YES, YOU CAN. So if you aren't ready to conceive while breastfeeding, it is best to use a reliable form of birth control as soon as you start having sex again after your baby's birth.
That said, it's true that you may not ovulate for several months (or even longer) after giving birth, especially if you're exclusively breastfeeding your baby. In fact, there is a contraceptive technique called the lactational amenorrhea method (LAM) that is based on the observation that breast milk production tends to delay the return of menstruation. But in order to use it properly, you must breastfeed at least every four hours during the day and every six hours at night, and not supplement breastfeeding with formula. If you do not do it right, do not expect to be protected. This method is 98% effective during the first six months after delivery when you follow the rules perfectly.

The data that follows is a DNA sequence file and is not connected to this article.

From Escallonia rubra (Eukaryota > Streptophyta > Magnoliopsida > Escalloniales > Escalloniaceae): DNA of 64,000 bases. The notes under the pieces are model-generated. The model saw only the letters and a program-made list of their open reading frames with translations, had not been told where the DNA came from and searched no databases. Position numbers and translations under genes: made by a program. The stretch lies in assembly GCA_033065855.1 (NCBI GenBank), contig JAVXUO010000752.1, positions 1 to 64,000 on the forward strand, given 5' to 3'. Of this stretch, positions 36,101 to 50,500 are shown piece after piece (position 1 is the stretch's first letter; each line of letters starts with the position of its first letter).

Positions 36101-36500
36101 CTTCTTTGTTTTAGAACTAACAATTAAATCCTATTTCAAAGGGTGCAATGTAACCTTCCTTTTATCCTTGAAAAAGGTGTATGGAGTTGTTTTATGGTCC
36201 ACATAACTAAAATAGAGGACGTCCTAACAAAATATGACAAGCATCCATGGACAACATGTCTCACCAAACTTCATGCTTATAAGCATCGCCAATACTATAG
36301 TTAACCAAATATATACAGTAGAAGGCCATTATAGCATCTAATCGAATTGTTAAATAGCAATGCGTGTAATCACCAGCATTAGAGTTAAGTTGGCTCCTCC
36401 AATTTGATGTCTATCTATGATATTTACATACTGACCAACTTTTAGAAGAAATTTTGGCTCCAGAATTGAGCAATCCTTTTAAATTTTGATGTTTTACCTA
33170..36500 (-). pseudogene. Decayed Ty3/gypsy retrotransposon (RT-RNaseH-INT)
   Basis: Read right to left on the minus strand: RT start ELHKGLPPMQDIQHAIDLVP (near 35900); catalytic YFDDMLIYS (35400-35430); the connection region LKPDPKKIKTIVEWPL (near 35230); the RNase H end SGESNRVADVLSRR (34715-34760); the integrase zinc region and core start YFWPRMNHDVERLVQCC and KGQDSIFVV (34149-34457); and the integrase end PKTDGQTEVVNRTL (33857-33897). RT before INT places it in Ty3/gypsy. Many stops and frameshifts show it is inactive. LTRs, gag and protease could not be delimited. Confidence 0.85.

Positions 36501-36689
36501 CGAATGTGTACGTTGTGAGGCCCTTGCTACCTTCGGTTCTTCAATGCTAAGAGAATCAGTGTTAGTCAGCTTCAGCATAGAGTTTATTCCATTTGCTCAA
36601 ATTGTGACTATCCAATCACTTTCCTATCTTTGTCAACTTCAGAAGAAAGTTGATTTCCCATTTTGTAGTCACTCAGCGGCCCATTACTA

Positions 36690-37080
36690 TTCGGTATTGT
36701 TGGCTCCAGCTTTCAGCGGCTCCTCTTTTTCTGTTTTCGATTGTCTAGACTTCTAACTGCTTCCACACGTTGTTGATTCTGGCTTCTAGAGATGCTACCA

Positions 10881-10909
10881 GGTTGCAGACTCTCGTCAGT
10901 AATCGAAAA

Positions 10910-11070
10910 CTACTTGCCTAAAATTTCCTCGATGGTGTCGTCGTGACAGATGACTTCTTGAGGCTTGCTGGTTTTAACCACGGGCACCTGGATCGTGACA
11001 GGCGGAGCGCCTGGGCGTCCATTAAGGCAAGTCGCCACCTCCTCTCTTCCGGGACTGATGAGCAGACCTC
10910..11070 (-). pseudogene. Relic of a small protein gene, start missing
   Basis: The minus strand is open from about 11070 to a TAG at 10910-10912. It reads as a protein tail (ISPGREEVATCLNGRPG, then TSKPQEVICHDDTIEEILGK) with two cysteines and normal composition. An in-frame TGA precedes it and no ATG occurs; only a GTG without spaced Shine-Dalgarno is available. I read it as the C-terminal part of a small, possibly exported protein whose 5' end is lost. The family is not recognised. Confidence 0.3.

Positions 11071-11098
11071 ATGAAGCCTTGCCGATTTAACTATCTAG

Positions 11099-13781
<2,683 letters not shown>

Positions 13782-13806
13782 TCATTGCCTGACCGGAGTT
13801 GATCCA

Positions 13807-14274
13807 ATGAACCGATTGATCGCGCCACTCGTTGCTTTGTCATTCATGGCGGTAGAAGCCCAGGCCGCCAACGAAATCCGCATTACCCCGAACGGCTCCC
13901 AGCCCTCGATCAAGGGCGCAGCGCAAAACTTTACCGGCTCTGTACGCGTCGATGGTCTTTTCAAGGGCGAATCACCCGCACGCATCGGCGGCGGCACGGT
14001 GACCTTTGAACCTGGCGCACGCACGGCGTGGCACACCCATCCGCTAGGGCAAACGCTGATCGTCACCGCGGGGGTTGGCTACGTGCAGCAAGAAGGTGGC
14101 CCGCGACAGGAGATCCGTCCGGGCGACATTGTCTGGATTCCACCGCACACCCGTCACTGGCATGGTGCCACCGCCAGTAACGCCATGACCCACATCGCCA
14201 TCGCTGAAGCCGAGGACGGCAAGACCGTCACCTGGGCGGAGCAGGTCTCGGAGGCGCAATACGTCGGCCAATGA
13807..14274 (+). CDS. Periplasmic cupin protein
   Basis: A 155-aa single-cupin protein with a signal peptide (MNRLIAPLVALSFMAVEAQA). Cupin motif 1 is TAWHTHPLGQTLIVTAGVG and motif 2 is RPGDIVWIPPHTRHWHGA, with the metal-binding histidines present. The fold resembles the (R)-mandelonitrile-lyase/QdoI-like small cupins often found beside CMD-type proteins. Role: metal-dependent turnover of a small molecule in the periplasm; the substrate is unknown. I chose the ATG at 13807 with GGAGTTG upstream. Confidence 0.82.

After six months, you could start ovulating again at any time without knowing it. Some nursing mothers do not menstruate until they stop breastfeeding. If this is the case with you, do not be deceived by the absence of menstruation as you may still start ovulating at any time. This is because your body is likely to release its first postpartum egg before you get your first period after delivery. So you may not know that you have ovulated until two weeks later when you menstruate or start feeling early signs of pregnancy.
Speak to a health practitioner or midwife about the family planning method available to you. It is advised that you seek family planning methods 6 weeks after childbirth. Family planning is free in most hospitals and very safe. Your health care provider will choose the best methods for you based on your lifestyle and your body.